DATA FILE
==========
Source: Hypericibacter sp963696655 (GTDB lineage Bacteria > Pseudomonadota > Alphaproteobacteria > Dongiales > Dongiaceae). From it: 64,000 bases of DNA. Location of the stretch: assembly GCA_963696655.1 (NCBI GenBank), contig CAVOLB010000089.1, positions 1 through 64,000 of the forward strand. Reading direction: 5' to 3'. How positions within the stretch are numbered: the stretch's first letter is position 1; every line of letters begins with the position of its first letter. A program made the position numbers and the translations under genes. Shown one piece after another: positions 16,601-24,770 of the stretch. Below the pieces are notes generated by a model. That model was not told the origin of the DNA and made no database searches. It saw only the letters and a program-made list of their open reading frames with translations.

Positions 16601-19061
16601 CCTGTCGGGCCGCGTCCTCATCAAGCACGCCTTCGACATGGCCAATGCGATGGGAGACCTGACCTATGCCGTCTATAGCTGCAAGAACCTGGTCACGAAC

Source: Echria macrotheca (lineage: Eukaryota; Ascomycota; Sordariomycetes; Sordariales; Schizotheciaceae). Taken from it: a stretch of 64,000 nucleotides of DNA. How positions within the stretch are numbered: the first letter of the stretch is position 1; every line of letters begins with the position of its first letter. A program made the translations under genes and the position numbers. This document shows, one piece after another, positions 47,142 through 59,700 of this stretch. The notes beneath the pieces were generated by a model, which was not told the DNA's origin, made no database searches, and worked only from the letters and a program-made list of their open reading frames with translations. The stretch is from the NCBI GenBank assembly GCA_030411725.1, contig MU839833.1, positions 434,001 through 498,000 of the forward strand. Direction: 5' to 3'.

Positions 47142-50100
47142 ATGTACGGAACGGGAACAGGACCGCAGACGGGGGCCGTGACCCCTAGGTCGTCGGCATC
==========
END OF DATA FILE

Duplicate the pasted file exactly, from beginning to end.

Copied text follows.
Source: Hypericibacter sp963696655 (GTDB lineage Bacteria > Pseudomonadota > Alphaproteobacteria > Dongiales > Dongiaceae). From it: 64,000 bases of DNA. Location of the stretch: assembly GCA_963696655.1 (NCBI GenBank), contig CAVOLB010000089.1, positions 1 through 64,000 of the forward strand. Reading direction: 5' to 3'. How positions within the stretch are numbered: the stretch's first letter is position 1; every line of letters begins with the position of its first letter. A program made the position numbers and the translations under genes. Shown one piece after another: positions 16,601-24,770 of the stretch. Below the pieces are notes generated by a model. That model was not told the origin of the DNA and made no database searches. It saw only the letters and a program-made list of their open reading frames with translations.

Positions 16601-19061
16601 CCTGTCGGGCCGCGTCCTCATCAAGCACGCCTTCGACATGGCCAATGCGATGGGAGACCTGACCTATGCCGTCTATAGCTGCAAGAACCTGGTCACGAAC

Source: Echria macrotheca (lineage: Eukaryota; Ascomycota; Sordariomycetes; Sordariales; Schizotheciaceae). Taken from it: a stretch of 64,000 nucleotides of DNA. How positions within the stretch are numbered: the first letter of the stretch is position 1; every line of letters begins with the position of its first letter. A program made the translations under genes and the position numbers. This document shows, one piece after another, positions 47,142 through 59,700 of this stretch. The notes beneath the pieces were generated by a model, which was not told the DNA's origin, made no database searches, and worked only from the letters and a program-made list of their open reading frames with translations. The stretch is from the NCBI GenBank assembly GCA_030411725.1, contig MU839833.1, positions 434,001 through 498,000 of the forward strand. Direction: 5' to 3'.

Positions 47142-50100
47142 ATGTACGGAACGGGAACAGGACCGCAGACGGGGGCCGTGACCCCTAGGTCGTCGGCATC